6.3o am: What happened to my wake-up call? Why can’t I turn the shower off? 7.00 am: Breakfast. I invariably succumb to hotel Frosties. I like rock music too. But I’m less keen when its jangling from the speakers at this time in the morning. Bach is better for breakfast; a cultured accompaniment to croissants. 7.30 am: A spot of email catch-up before the business of the day. There must be a name to describe the peculiar melancholy felt upon leaving hotels. (Hotelacholia, perhaps.) 8.30 am: The taxi arrived to dispatch me to the university’s Mount Pleasant campus, from which the dockland area could be seen saturated in the amber sunshine in the far distance. (Industrial Claude.):
The instructions that I’d been given regarding the venue for the viva voce were incorrect. Mercifully, a pair of postgraduates took me under their wing, and used their sense of likelihood and knowledge of past precedent to determine the true whereabouts of my port of call. I would not have got there on time without them. The viva proper followed a consultation meeting with the internal examiner and Chair. We anticipated that our interrogation would be searching and hard hitting. Which is as it should be. The discussion lasted an hour and twenty minutes. Afterwards, the internal examiner and I consulted with one another, and our decision, disclosed to the candidate. The engagement was well executed by all the participants.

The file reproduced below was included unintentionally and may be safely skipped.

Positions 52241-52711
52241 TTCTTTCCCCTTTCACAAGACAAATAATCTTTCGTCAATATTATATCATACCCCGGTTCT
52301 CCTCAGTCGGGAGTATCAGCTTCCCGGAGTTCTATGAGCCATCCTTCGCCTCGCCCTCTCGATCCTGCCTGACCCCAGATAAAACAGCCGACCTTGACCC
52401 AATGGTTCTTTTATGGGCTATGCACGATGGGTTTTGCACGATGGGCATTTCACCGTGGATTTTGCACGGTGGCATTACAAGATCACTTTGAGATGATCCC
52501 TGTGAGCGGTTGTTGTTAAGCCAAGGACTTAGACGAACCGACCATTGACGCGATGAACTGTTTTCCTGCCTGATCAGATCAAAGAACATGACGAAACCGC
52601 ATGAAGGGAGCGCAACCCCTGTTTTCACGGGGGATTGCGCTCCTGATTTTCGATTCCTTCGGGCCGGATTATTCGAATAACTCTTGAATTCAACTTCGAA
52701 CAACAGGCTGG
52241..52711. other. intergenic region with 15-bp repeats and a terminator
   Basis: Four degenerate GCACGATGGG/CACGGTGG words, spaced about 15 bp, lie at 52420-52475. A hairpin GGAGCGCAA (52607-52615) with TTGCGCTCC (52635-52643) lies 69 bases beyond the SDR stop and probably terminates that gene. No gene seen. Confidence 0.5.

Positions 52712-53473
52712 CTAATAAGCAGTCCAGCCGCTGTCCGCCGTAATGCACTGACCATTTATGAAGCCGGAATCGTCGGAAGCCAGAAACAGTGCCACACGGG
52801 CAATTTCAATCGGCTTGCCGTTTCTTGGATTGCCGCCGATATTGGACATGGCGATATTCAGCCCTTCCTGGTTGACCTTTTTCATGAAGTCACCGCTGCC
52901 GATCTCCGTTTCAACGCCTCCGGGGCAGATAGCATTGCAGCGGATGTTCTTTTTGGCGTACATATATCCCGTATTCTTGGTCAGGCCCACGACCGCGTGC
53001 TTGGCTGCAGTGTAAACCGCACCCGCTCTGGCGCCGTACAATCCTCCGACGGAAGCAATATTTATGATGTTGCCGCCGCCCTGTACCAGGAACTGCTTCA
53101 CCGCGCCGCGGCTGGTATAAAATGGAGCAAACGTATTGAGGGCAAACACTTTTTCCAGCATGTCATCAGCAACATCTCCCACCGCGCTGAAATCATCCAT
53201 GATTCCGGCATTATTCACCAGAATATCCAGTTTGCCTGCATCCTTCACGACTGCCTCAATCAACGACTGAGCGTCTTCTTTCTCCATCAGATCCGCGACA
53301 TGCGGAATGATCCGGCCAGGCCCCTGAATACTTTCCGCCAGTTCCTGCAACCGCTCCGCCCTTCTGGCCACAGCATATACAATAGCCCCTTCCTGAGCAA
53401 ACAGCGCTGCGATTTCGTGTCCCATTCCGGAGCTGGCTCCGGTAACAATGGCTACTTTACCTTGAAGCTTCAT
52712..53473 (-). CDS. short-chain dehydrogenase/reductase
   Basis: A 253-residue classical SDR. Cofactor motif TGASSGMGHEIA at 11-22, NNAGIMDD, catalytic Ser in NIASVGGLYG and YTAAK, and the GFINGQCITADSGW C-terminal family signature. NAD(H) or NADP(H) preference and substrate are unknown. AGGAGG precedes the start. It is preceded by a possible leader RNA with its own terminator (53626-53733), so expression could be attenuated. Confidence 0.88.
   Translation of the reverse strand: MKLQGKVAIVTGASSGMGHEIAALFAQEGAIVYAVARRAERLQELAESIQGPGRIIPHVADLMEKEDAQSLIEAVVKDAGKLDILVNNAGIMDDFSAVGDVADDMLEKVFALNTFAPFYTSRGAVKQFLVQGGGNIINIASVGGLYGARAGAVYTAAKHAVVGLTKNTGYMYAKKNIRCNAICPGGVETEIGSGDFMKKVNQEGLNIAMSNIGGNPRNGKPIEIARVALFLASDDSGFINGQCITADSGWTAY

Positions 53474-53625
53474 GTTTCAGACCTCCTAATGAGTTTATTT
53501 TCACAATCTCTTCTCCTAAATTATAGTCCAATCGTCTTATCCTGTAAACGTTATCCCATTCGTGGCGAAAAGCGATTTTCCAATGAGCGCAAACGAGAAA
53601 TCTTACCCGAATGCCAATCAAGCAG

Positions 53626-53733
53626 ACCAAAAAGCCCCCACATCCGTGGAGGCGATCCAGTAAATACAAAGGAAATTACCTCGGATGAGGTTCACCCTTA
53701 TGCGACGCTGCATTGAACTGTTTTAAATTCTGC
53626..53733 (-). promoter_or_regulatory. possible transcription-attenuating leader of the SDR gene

12.15 pm: Lunch in Pizza Express; sustenance for the long journey ahead. I’ve a poor attitude to Swansea. The only things I like about it are my memories of what once was there – like the Wimpy restaurant. The city hasn’t recovered from the blitz, in my opinion. Many of the premises on the borders of the shopping precinct are either boarded up and abandoned or else over optimistically anticipating renewal:
1.55 pm: The journey home began. The train passed Port Talbot Steelworks. I miss the industrial landscape; it was the backdrop to my childhood, until the coal mines were closed by Thatcher:
I bashed out my final report on the candidate’s performance at the oral and addressed incoming emails. A little Starbuckery at Shrewsbury station. The notice inside the café read: ‘Thank you for choosing Starbucks’. But I had no choice; there isn’t another place for refreshments on the platform.
5.29 pm: On the Shrewsbury to Aberystwyth leg of the journey I made notes for the proposed Art/Spirit module. This will form the third part of an inter-relational trilogy of modules of which Art/Sound and Abstraction are the other two thirds. Beyond Machynlleth (the gateway to home), I ruminated upon my conference paper notes once again. On Friday, I shall begin writing it in earnest. On arrival, the train’s announcement bid the passengers farewell: ‘Thank you for travelling with Arriva Trains Wales’. But, again, I had no choice! There are no other train companies on this line!, I remonstrated (silently).